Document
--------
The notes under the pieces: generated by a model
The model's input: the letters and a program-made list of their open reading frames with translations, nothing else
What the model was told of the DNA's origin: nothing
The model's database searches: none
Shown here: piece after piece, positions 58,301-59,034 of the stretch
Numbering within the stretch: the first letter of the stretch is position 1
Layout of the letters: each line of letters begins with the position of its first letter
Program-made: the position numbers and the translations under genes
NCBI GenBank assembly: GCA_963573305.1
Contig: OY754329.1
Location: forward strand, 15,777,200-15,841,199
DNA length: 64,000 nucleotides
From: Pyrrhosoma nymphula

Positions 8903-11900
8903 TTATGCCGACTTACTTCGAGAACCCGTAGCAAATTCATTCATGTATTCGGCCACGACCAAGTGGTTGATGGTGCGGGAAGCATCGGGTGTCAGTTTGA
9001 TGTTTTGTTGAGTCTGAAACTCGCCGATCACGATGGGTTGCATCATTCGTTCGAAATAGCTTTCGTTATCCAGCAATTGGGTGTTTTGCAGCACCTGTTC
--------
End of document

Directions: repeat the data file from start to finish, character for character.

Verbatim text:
The notes under the pieces: generated by a model
The model's input: the letters and a program-made list of their open reading frames with translations, nothing else
What the model was told of the DNA's origin: nothing
The model's database searches: none
Shown here: piece after piece, positions 58,301-59,034 of the stretch
Numbering within the stretch: the first letter of the stretch is position 1
Layout of the letters: each line of letters begins with the position of its first letter
Program-made: the position numbers and the translations under genes
NCBI GenBank assembly: GCA_963573305.1
Contig: OY754329.1
Location: forward strand, 15,777,200-15,841,199
DNA length: 64,000 nucleotides
From: Pyrrhosoma nymphula

Positions 8903-11900
8903 TTATGCCGACTTACTTCGAGAACCCGTAGCAAATTCATTCATGTATTCGGCCACGACCAAGTGGTTGATGGTGCGGGAAGCATCGGGTGTCAGTTTGA
9001 TGTTTTGTTGAGTCTGAAACTCGCCGATCACGATGGGTTGCATCATTCGTTCGAAATAGCTTTCGTTATCCAGCAATTGGGTGTTTTGCAGCACCTGTTC